Congress passes continuing resolution, expires January 19

On November 17, President Biden signed the Further Continuing Appropriations and Other Extensions Act (H.R. 6363). This prevents a government shutdown and gives Congress more time to finalize FY24 appropriations bills. The legislation sets a January 19 deadline for Congress to pass the FY24 Agriculture-FDA, Energy and Water, Military Construction-VA, and Transportation-HUD bills. The remaining eight appropriations bills now have a February 2 deadline. The bill does not include any supplemental funding or cuts to existing levels of funding. The entire Oregon congressional delegation voted in support of the continuing resolution. 

Some analysts believe the “laddered” continuing resolution, or different expiration dates for different categories of appropriations, will put pressure on Congress to negotiate an agreement to pass FY24 appropriations bills by the January 19 and February 2 deadlines. Currently, the House has passed seven of the 12 annual government-funding bills, while the Senate has passed only three. But the chambers disagree sharply on funding levels for many areas of federal spending, and Congress will have quite a bit of work to do to pass the remaining bills by the deadlines set forth in the continuing resolution.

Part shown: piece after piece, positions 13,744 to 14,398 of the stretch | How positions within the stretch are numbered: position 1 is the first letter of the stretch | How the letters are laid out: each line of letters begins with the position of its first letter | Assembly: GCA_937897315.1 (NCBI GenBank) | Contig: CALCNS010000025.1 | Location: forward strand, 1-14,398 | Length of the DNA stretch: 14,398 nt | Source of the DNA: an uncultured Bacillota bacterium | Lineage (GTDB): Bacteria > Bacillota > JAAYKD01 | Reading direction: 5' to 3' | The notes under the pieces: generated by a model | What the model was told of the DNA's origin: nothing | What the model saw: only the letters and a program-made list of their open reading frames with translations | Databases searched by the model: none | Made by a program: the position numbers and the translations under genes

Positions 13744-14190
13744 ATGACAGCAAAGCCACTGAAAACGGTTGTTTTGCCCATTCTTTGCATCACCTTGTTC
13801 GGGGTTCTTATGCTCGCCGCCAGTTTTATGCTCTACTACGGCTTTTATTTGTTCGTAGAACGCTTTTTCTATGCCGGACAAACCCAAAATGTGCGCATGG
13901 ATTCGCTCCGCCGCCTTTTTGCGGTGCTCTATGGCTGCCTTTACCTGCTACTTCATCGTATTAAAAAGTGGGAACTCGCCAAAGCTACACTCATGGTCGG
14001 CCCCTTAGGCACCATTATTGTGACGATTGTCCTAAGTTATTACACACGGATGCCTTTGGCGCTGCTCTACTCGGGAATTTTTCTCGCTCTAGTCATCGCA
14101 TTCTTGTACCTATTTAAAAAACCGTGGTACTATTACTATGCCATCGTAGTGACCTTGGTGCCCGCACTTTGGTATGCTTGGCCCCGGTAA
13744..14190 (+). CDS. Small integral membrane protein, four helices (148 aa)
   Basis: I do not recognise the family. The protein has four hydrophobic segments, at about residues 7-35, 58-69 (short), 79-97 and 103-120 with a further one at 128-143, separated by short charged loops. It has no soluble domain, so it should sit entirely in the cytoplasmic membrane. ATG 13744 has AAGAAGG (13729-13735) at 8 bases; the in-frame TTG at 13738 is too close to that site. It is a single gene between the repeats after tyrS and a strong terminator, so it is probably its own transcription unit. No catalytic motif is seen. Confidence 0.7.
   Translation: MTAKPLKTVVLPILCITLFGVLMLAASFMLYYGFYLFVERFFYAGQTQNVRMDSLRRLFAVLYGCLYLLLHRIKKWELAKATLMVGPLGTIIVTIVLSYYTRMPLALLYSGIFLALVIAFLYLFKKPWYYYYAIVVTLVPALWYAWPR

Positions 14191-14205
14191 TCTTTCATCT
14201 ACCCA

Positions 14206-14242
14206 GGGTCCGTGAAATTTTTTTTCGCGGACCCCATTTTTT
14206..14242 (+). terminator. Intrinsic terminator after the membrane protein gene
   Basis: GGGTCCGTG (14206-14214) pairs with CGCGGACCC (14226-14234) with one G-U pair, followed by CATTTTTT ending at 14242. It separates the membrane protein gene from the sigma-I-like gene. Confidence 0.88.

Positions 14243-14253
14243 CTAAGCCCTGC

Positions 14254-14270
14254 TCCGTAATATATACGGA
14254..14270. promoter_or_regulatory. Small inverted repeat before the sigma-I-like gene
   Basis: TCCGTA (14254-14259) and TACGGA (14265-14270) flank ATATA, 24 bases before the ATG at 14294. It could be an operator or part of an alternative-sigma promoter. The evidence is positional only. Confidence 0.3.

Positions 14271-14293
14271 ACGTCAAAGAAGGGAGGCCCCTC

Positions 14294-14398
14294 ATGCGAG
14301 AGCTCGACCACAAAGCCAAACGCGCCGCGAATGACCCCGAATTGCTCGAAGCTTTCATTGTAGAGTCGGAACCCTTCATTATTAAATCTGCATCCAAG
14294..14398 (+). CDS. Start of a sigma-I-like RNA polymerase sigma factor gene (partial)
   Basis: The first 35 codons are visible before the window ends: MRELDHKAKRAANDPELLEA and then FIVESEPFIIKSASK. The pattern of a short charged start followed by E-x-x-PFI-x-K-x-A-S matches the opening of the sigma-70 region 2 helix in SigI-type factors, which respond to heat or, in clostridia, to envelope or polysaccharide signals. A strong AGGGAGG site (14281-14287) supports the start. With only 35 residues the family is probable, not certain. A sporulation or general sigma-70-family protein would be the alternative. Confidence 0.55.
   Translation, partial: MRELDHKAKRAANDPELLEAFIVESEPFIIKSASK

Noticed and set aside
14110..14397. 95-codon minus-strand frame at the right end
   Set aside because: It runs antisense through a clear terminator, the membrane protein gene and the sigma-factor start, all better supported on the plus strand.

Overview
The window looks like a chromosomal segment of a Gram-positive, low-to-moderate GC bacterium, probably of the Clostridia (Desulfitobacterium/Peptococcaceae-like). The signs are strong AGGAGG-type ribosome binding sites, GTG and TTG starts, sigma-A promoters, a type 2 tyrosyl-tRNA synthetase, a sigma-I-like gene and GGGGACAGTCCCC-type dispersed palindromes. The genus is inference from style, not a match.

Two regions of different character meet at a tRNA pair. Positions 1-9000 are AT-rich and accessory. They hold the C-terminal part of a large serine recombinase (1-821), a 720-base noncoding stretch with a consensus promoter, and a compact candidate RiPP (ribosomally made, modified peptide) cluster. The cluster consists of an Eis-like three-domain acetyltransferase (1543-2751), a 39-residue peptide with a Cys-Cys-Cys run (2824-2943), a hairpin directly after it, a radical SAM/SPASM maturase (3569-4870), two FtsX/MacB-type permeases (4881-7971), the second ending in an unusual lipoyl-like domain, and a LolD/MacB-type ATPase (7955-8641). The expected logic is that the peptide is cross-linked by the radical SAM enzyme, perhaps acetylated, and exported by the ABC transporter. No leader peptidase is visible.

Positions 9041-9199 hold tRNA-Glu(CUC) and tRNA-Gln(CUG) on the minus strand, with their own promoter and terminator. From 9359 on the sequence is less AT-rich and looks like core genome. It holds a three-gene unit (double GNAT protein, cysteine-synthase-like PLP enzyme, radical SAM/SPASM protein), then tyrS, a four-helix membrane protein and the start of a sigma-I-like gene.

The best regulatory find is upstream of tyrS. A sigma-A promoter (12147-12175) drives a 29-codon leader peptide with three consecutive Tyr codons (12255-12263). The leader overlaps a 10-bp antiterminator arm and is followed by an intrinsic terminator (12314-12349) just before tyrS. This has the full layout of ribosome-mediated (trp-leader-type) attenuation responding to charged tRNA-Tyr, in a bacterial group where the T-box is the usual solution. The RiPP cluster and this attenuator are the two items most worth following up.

The House debated the FY24 Labor-HHS-Education spending bill (H.R. 5894) but was unable to establish a majority. Debate over the bill will continue after the Thanksgiving recess. This bill includes funding cuts for the National Institutes of Health and the Department of Education and eliminates funding for several student aid programs, along with other highly impactful provisions. All six members of the Oregon delegation voted to turn back amendments that would zero out funding to the Institute of Education Sciences and the National Endowments for the Arts and the Humanities. The amendments were defeated on a bipartisan basis.